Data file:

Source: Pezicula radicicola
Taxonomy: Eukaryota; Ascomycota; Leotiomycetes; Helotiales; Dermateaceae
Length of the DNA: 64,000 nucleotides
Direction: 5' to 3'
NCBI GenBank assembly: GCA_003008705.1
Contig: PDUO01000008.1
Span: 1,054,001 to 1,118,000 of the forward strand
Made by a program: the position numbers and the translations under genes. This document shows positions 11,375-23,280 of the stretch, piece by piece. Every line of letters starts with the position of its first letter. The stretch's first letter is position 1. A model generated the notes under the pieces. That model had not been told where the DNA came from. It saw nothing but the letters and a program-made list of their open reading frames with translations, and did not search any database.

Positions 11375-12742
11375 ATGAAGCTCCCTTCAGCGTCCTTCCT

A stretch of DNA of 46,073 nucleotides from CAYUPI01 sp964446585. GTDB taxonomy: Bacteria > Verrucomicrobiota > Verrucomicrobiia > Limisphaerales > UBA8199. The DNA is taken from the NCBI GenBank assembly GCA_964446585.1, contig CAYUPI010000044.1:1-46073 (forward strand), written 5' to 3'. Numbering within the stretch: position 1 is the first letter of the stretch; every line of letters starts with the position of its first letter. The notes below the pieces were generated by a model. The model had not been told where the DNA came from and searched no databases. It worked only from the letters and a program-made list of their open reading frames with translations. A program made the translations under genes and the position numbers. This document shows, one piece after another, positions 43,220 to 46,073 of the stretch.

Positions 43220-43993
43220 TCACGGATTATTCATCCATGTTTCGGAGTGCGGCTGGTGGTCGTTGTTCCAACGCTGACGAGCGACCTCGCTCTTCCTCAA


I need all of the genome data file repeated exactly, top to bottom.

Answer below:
Source: Pezicula radicicola
Taxonomy: Eukaryota; Ascomycota; Leotiomycetes; Helotiales; Dermateaceae
Length of the DNA: 64,000 nucleotides
Direction: 5' to 3'
NCBI GenBank assembly: GCA_003008705.1
Contig: PDUO01000008.1
Span: 1,054,001 to 1,118,000 of the forward strand
Made by a program: the position numbers and the translations under genes. This document shows positions 11,375-23,280 of the stretch, piece by piece. Every line of letters starts with the position of its first letter. The stretch's first letter is position 1. A model generated the notes under the pieces. That model had not been told where the DNA came from. It saw nothing but the letters and a program-made list of their open reading frames with translations, and did not search any database.

Positions 11375-12742
11375 ATGAAGCTCCCTTCAGCGTCCTTCCT

A stretch of DNA of 46,073 nucleotides from CAYUPI01 sp964446585. GTDB taxonomy: Bacteria > Verrucomicrobiota > Verrucomicrobiia > Limisphaerales > UBA8199. The DNA is taken from the NCBI GenBank assembly GCA_964446585.1, contig CAYUPI010000044.1:1-46073 (forward strand), written 5' to 3'. Numbering within the stretch: position 1 is the first letter of the stretch; every line of letters starts with the position of its first letter. The notes below the pieces were generated by a model. The model had not been told where the DNA came from and searched no databases. It worked only from the letters and a program-made list of their open reading frames with translations. A program made the translations under genes and the position numbers. This document shows, one piece after another, positions 43,220 to 46,073 of the stretch.

Positions 43220-43993
43220 TCACGGATTATTCATCCATGTTTCGGAGTGCGGCTGGTGGTCGTTGTTCCAACGCTGACGAGCGACCTCGCTCTTCCTCAA